Tags

Type your tag names separated by a space and hit enter

Long-term effects of allogeneic bone marrow transplantation (BMT) on pituitary, gonad, thyroid and adrenal function in adults.
Bone Marrow Transplant. 1998 Aug; 22(4):331-7.BM

Abstract

To evaluate the late-effects of allogeneic bone marrow transplantation (BMT) on endocrine function 20 adults (10 females, 10 males) with hematological malignancies were studied after a mean of 3.2 years (range 1.0-10.0) following BMT. The mean age of patients at the time of BMT was 39 years. Dynamic tests of the hypothalamic-pituitary axis included growth hormone releasing hormone (GHRH), gonadotropin releasing hormone (GnRH) and thyrotropin releasing hormone (TRH) stimulations with measurements of serum growth hormone (GH), follicle stimulating hormone (FSH), luteinizing hormone (LH), thyrotropin (TSH) and prolactin (PRL) responses. Adrenal function was assessed with the adrenocorticotropin (ACTH) test. Five patients (25%) had a subnormal GH response to GHRH stimulation, but all had a normal serum insulin-like growth factor I (IGF-I) value. There was an inverse nonlinear relationship between the body mass index (BMI; kg/m2) and GH response but no relation between the GH response and total body irradiation (TBI), intrathecal treatment or occurrence of graft-versus-host disease. In females, serum FSH and LH basal levels and responses to GnRH, in spite of oestrogen substitution therapy in 9/10 patients, indicated ovarian failure and early menopause. Most responses to GnRH were delayed. All males had elevated serum basal FSH levels indicating damage in seminiferous tubulus and infertility. Serum basal LH was elevated only in four males but testosterone values were all within normal limits. However, the mean free androgen index (FAI) was in the low normal range, and two subjects had abnormally low FAI. Serum free thyroxine (fT4) levels were normal in all but one, but an exaggerated TSH response to TRH occurred in seven patients (35%). Four of them had received TBI and one total nodal irradiation suggesting radiation-induced damage to the thyroid gland. In 19 of the 20 patients, adrenal function judged with ACTH test was normal. We conclude that functional impairments of the hypothalamus-pituitary-gonad/thyroid axis are common while disturbances in GH, adrenal and prolactin occur less often in patients after intensive treatment and BMT. Typically, the target organ is more commonly affected than the hypothalamus-pituitary axis. In spite of normal serum testosterone and LH values, serum FAI may reveal androgen deficiency.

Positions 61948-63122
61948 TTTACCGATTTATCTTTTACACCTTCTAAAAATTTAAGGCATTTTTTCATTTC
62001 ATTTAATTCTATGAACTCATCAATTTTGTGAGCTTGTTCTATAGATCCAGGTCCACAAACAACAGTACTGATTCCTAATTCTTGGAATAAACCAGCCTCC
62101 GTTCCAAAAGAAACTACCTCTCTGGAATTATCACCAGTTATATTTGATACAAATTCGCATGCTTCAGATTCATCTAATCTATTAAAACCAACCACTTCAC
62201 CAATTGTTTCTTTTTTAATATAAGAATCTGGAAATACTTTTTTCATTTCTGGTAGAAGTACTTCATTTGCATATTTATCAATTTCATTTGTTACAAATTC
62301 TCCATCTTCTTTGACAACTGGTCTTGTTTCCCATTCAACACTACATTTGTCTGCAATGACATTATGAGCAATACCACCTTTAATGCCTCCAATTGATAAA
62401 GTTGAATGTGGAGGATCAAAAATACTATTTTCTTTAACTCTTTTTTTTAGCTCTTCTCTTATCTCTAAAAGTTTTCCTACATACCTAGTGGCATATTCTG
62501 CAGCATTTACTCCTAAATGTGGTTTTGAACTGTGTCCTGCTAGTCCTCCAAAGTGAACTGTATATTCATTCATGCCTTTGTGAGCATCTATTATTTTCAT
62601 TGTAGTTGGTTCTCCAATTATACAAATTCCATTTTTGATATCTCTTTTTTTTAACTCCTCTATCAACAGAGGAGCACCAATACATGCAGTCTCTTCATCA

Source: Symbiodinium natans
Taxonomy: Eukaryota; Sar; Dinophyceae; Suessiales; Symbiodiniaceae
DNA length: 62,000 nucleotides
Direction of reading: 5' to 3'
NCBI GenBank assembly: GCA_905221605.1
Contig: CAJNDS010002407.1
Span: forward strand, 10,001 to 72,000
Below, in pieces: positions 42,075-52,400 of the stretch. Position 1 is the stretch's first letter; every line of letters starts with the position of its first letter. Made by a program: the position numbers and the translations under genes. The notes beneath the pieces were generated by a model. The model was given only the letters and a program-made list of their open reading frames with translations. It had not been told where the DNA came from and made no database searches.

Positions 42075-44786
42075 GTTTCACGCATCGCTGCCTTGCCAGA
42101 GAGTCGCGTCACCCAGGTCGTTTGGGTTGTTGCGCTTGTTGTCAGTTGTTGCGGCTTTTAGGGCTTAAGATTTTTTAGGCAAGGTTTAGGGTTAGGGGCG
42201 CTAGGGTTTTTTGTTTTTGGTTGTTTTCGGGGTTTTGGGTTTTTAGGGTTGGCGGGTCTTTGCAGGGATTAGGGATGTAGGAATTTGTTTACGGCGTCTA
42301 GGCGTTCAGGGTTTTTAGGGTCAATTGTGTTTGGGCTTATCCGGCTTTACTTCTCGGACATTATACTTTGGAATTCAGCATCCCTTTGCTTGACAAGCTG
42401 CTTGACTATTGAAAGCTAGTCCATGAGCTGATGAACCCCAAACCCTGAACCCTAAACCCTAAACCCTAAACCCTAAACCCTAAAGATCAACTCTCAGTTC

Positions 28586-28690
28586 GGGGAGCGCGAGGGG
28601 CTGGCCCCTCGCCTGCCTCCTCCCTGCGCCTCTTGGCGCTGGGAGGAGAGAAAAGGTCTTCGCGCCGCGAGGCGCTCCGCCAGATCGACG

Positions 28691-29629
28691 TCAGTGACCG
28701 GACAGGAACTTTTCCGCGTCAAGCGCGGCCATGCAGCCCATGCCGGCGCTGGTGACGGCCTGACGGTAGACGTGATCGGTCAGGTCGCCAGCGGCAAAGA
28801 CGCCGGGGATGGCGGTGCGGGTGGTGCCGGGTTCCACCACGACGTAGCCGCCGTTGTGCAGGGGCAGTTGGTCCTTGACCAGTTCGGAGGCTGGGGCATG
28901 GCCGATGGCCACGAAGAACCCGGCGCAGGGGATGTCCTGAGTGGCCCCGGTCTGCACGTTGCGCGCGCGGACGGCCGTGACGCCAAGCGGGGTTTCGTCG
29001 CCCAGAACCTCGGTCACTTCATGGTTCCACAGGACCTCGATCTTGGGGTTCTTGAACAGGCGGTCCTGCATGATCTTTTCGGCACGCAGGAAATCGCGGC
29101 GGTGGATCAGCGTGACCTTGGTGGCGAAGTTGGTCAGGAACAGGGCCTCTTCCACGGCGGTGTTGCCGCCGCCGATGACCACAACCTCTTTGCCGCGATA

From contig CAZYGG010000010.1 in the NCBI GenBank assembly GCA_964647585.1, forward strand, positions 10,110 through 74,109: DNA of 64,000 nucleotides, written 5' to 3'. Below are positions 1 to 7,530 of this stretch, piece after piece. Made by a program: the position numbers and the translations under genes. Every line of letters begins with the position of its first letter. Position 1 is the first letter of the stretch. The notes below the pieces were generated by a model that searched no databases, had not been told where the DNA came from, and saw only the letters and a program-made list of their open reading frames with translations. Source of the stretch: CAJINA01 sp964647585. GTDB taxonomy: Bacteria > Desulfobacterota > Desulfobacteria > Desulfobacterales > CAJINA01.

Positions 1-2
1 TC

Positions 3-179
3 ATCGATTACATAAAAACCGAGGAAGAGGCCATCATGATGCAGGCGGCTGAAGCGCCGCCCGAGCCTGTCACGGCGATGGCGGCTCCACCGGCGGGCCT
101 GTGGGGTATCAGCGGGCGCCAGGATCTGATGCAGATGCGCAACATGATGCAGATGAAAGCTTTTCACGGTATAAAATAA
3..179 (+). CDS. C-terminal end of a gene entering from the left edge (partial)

Authors+Show Affiliations

Department of Medicine, Turku University Central Hospital, Finland.No affiliation info availableNo affiliation info availableNo affiliation info availableNo affiliation info available

Pub Type(s)

Journal Article
Research Support, Non-U.S. Gov't

Language

eng

PubMed ID

9722067

Citation

Kauppila, M, et al. "Long-term Effects of Allogeneic Bone Marrow Transplantation (BMT) On Pituitary, Gonad, Thyroid and Adrenal Function in Adults." Bone Marrow Transplantation, vol. 22, no. 4, 1998, pp. 331-7.
Kauppila M, Koskinen P, Irjala K, et al. Long-term effects of allogeneic bone marrow transplantation (BMT) on pituitary, gonad, thyroid and adrenal function in adults. Bone Marrow Transplant. 1998;22(4):331-7.